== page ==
- 69. Buckles EL, Wang X, Lane MC, Lockatell CV, Johnson DE, et al. (2009) Role of the K2 Capsule in Escherichia coli Urinary Tract Infection and Serum Resistance. J Infect Dis 199: 1689–1697.
- 70. Schneider G, Dobrindt U, Bruggemann H, Nagy G, Janke B, et al. (2004) The pathogenicity island-associated K15 capsule determinant exhibits a novel genetic structure and correlates with virulence in uropathogenic Escherichia coli strain 536. Infect Immun 72: 5993–6001.
- 71. Welch RA, Burland V, Plunkett G, 3rd, Redford P, Roesch P, et al. (2002) Extensive mosaic structure revealed by the complete genome sequence of uropathogenic Escherichia coli. Proc Natl Acad Sci U S A 99: 17020–17024.
- 72. Schubert S, Darlu P, Clermont O, Wieser A, Magistro G, et al. (2009) Role of intraspecies recombination in the spread of pathogenicity islands within the Escherichia coli species. PLoS Pathog 5: e1000257. doi:10.1371/journal.ppat.1000257.
- 73. Cavalieri SJ, Snyder IS (1982) Effect of Escherichia coli alpha-hemolysin on human peripheral leukocyte viability in vitro. Infect Immun 36: 455–461.
- 74. Jonas D, Schultheis B, Klas C, Krammer PH, Bhakdi S (1993) Cytocidal effects of Escherichia coli hemolysin on human T lymphocytes. Infect Immun 61: 1715–1721.
- 75. Chen M, Tofighi R, Bao W, Aspevall O, Jahnukainen T, et al. (2006) Carbon monoxide prevents apoptosis induced by uropathogenic Escherichia coli toxins. Pediatr Nephrol 21: 382–389.
- 76. Russo TA, Davidson BA, Genagon SA, Warholic NM, Macdonald U, et al. (2005) E. coli virulence factor hemolysin induces neutrophil apoptosis and necrosis/lysis in vitro and necrosis/lysis and lung injury in a rat pneumonia model. Am J Physiol Lung Cell Mol Physiol 289: L207–216.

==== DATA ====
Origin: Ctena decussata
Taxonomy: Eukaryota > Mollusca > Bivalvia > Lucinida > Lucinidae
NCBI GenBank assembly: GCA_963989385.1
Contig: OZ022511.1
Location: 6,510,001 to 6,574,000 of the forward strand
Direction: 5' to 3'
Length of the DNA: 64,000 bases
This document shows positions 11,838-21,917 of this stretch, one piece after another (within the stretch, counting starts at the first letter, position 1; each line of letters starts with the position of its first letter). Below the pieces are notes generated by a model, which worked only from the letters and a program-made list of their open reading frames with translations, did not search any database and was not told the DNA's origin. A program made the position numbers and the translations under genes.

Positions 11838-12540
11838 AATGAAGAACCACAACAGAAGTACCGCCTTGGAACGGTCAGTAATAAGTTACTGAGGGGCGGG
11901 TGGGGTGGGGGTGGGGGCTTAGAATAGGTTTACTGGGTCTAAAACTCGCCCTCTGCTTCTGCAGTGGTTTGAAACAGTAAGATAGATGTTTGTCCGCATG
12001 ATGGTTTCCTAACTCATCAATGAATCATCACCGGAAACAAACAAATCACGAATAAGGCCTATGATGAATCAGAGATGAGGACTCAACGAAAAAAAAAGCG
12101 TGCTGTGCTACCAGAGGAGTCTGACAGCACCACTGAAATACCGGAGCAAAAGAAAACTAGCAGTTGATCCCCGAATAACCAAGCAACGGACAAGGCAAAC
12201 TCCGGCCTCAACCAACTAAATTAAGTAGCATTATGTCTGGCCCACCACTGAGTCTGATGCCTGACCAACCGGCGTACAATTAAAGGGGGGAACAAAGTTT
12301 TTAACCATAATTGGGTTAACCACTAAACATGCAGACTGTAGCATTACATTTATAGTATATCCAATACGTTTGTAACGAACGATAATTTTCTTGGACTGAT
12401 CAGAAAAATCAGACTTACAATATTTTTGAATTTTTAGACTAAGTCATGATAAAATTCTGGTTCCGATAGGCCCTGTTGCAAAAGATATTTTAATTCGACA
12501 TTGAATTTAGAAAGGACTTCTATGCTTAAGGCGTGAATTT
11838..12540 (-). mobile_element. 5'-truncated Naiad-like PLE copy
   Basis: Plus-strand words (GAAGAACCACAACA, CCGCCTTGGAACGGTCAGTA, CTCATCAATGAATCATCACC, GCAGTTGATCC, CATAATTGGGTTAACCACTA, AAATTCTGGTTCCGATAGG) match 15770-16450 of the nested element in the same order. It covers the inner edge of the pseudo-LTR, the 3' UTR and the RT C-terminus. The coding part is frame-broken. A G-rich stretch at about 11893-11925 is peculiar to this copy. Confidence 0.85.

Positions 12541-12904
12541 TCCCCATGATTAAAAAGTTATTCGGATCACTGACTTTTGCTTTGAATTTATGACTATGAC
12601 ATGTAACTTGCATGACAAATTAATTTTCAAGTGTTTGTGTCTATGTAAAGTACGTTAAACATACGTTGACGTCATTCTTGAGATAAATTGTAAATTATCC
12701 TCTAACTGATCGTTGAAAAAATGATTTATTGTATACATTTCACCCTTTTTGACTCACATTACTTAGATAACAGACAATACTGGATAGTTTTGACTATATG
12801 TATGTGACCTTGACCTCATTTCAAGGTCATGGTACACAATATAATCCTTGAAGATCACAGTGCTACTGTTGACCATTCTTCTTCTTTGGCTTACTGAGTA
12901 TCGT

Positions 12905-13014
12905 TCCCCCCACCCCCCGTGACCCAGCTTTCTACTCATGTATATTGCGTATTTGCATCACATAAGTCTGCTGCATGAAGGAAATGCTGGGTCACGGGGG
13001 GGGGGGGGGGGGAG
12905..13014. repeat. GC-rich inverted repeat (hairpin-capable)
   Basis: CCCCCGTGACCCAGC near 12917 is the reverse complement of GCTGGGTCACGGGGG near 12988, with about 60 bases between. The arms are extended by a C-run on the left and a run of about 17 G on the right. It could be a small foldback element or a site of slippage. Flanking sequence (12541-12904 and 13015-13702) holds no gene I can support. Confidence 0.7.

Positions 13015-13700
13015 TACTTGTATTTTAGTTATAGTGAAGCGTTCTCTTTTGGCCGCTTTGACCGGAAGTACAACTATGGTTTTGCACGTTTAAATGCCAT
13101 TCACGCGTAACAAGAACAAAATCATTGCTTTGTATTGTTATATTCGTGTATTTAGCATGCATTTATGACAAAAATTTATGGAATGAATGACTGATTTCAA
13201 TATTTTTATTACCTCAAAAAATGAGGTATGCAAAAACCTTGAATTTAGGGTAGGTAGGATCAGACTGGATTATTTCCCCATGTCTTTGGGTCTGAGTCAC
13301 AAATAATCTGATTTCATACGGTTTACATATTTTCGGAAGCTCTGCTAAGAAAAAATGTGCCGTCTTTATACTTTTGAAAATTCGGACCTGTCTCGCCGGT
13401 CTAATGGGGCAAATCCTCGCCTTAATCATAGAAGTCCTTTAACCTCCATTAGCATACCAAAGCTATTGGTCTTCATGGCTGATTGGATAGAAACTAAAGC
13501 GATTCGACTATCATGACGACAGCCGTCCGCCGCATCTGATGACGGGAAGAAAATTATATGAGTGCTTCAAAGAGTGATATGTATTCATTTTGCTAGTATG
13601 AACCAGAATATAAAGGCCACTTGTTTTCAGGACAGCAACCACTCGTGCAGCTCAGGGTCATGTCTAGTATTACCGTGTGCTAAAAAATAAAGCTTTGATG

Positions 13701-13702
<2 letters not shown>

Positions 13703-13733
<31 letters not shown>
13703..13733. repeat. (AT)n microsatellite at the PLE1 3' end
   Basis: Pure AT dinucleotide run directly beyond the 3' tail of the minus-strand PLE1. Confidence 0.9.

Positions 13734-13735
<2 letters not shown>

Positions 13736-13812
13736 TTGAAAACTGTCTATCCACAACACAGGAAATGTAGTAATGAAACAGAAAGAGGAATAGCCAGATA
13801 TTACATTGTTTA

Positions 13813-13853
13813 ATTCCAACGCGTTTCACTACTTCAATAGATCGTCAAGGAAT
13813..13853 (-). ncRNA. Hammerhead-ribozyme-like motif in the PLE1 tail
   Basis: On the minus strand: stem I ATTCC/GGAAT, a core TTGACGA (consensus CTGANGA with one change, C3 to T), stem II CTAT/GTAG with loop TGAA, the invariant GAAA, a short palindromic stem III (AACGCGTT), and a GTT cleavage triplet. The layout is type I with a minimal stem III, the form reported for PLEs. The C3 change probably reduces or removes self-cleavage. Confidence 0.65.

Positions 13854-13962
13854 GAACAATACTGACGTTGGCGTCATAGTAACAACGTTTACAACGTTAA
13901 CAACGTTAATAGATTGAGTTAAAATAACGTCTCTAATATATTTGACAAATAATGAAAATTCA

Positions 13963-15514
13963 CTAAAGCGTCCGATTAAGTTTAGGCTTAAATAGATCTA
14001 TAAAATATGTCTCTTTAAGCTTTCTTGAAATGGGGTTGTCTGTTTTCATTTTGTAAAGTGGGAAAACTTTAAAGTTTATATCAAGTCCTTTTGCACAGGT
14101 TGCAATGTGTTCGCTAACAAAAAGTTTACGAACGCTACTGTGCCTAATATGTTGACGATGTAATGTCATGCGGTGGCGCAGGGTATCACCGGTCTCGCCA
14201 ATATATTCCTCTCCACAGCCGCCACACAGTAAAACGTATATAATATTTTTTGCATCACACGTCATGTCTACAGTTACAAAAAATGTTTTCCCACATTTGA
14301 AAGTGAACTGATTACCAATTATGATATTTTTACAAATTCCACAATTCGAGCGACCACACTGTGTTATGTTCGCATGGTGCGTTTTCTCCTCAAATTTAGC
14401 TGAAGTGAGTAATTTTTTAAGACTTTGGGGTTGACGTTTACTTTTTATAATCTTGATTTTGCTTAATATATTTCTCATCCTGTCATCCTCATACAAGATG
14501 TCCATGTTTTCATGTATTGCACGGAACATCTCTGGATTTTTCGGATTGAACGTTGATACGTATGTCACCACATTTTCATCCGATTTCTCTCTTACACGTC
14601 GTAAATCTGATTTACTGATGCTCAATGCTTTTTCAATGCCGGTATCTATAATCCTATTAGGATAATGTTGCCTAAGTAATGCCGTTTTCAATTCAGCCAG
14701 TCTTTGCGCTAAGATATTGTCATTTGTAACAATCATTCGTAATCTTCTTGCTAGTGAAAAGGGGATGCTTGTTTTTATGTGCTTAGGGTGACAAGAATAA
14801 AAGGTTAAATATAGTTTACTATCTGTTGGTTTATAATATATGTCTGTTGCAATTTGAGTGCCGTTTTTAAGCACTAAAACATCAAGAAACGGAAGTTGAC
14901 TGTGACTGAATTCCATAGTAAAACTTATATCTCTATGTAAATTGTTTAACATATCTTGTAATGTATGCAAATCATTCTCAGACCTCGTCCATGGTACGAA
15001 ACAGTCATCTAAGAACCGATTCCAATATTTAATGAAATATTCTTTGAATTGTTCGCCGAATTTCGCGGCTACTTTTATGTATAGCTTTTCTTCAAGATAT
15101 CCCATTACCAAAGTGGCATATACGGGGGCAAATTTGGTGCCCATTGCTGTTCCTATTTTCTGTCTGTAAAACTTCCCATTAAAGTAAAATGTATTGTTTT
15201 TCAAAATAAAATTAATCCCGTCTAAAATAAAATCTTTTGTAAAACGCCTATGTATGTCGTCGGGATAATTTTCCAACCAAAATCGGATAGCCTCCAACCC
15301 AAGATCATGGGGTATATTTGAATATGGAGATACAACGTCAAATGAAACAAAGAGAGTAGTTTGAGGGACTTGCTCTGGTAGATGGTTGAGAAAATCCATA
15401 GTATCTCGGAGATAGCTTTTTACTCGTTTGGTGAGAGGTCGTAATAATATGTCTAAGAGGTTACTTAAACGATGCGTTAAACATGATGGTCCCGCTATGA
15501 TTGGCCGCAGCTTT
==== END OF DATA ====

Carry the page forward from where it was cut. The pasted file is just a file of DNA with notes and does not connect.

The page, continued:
- 77. Davis JM, Carvalho HM, Rasmussen SB, O'Brien AD (2006) Cytotoxic necrotizing factor type 1 delivered by outer membrane vesicles of uropathogenic Escherichia coli attenuates polymorphonuclear leukocyte antimicrobial activity and chemotaxis. Infect Immun 74: 4401–4408.
- 78. Davis JM, Rasmussen SB, O'Brien AD (2005) Cytotoxic necrotizing factor type 1 production by uropathogenic Escherichia coli modulates polymorphonuclear leukocyte function. Infect Immun 73: 5301–5310.
- 79. Bauer ME, Welch RA (1996) Association of RTX toxins with erythrocytes. Infect Immun 64: 4665–4672.
- 80. Kulkarni R, Dhakal BK, Slechta ES, Kurtz Z, Mulvey MA, et al. (2009) Roles of putative type II secretion and type IV pilus systems in the virulence of uropathogenic Escherichia coli. PLoS ONE 4: e4752. doi:10.1371/journal.pone.0004752.
- 81. Kulesus RR, Diaz-Perez K, Slechta ES, Eto DS, Mulvey MA (2008) Impact of the RNA chaperone Hfq on the fitness and virulence potential of uropathogenic Escherichia coli. Infect Immun 76: 3019–3026.
- 82. Datsenko KA, Wanner BL (2000) One-step inactivation of chromosomal genes in Escherichia coli K-12 using PCR products. Proc Natl Acad Sci U S A 97: 6640–6645.
- 83. Murphy KC, Campellone KG (2003) Lambda Red-mediated recombinogenic engineering of enterohemorrhagic and enteropathogenic E. coli. BMC Mol Biol 4: 11.
- 84. Mulvey MA, Schilling JD, Hultgren SJ (2001) Establishment of a persistent Escherichia coli reservoir during the acute phase of a bladder infection. Infect Immun 69: 4572–4579.
- 85. Yao Y, Xie Y, Kim KS (2006) Genomic comparison of Escherichia coli K1 strains isolated from the cerebrospinal fluid of patients with meningitis. Infect Immun 74: 2196–2206.
- 86. Xie Y, Kolisnychenko V, Paul-Satyaseela M, Elliott S, Parthasarathy G, et al. (2006) Identification and characterization of Escherichia coli RS218-derived islands in the pathogenesis of E. coli meningitis. J Infect Dis 194: 358–364.
- 87. Klemm P, Roos V, Ulett GC, Svanborg C, Schembri MA (2006) Molecular characterization of the Escherichia coli asymptomatic bacteriuria strain 83972: the taming of a pathogen. Infect Immun 74: 781–785.
- 88. Hull RA, Rudy DC, Donovan WH, Wieser IE, Stewart C, et al. (1999) Virulence properties of Escherichia coli 83972, a prototype strain associated with asymptomatic bacteriuria. Infect Immun 67: 429–432.
- 89. Levine MM, Bergquist EJ, Nalin DR, Waterman DH, Hornick RB, et al. (1978) Escherichia coli strains that cause diarrhoea but do not produce heat-labile or heat-stable enterotoxins and are non-invasive. Lancet 1: 1119–1122.
- 90. Blattner FR, Plunkett G, 3rd, Bloch CA, Perna NT, Burland V, et al. (1997) The complete genome sequence of Escherichia coli K-12. Science 277: 1453–1474.
- 91. Hayashi K, Morooka N, Yamamoto Y, Fujita K, Isono K, et al. (2006) Highly accurate genome sequences of Escherichia coli K-12 strains MG1655 and W3110. Mol Syst Biol 2: 2006 0007.